Listed Building

The only legal part of the listing is the address/name of site. Addresses and building names may have changed since the date of listing – see ‘About Listed Buildings’ below for more information.


Status: Designated


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Date Added
Supplementary Information Updated
Local Authority
Planning Authority
NT 13539 84509
313539, 684509


Earlier to mid 19th century. 2-storey, 3-bay T-plan farmhouse with some Tudor detailing; later 19th century 2-storey, 2-bay extension to E forming cruciform-plan; set on sloping site. Squared and snecked stugged sandstone; stone cills; ashlar dressings; droved strip quoins. Lying-pane sash and case windows; hoodmoulds; lancet arrow-slits; shafted and diagonally set chimneystacks.

S (GARDEN FRONT) ELEVATION: central modern timber glazed door; modern patio doors to right (inserted into former window opening); ground floor window to slightly advanced right-hand gabled bay. Small 1st floor window above door; flanking single windows above ground floor openings; blind lancet window in gablehead; ball finial to gable apex. Ground floor window to left return (former E elevation), blind window above. 2-storey extension to E: modern door closely set to re-entrant angle; modern window to right; 1st floor window close to eaves above. Single storey later lean-to shed to far right, timber boarded door.

E ELEVATION: gable end. Ground floor modern window to right. Central 1st floor window. Single storey lean-to rubble shed, small square ground floor window incorporated into boundary wall.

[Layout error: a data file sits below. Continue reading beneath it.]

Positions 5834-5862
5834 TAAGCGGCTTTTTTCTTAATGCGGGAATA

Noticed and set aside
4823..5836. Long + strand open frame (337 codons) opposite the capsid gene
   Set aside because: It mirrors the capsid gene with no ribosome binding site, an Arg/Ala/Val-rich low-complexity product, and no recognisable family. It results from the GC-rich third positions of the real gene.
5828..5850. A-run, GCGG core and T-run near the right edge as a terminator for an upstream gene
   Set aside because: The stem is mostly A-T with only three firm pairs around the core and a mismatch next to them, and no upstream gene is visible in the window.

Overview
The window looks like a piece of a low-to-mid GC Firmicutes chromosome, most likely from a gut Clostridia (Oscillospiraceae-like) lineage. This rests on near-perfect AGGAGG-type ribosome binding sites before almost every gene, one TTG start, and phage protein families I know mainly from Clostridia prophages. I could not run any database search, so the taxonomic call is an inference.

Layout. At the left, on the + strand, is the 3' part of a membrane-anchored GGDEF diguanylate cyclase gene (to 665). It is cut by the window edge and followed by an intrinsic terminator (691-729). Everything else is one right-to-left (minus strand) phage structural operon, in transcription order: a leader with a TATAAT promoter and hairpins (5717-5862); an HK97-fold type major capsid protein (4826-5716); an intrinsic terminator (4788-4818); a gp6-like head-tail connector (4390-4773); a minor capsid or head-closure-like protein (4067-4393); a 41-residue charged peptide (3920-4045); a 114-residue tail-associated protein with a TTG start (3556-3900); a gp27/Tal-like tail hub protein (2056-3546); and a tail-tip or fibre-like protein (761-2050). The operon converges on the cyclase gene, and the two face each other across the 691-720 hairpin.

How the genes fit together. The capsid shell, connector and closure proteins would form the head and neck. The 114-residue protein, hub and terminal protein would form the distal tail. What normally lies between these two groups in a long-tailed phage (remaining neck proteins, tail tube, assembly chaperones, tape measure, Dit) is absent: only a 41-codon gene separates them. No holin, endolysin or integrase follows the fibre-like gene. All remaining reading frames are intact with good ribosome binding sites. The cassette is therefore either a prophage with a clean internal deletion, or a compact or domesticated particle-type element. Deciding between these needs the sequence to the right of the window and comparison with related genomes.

N (ROAD) ELEVATION: sunk ground floor level in moated area. Truncated steps, flying over ground floor moat, to central gabled porch at 1st floor in re-entrant angle with modern door, narrow 4-pane fanlight, blank shield and block skewputts. Barred ground floor window to shallow right return of porch. Advanced gabled bay to left with bipartite window at ground; hoodmoulded 1st floor window above; blind lancet arrow-slit window in gablehead, ball finial to gable apex. Small blind rectangular window to right of porch; 1st floor window close to eaves above. Extension to E: central single ground floor window.

W ELEVATION: gable end. Small blind rectangular ground floor window; blind hoodmoulded 1st floor window above; blind lancet in gablehead.

Timber sash and case lying-pane windows to earlier 19th century phase; timber sash and case plate glass windows with horns to later 19th addition. Pitched roofs; grey slates; raised ashlar-coped skews; block skewputts; corniced shafted and diagonally set gable apex and ridge stacks.

INTERIOR: plain cornicing; timber tongue and groove dado to some rooms.

BOUNDARY WALLS and GATEPIERS: low coped random rubble boundary walls (modern rubble wall to road). Square-plan slender chamfered and droved gatepiers with drop arched caps to N. Large square-plan 18th century vermiculated and droved ashlar gatepiers with vermiculated stepped caps flanking new entrance to converted steading to E.

Statement of Special Interest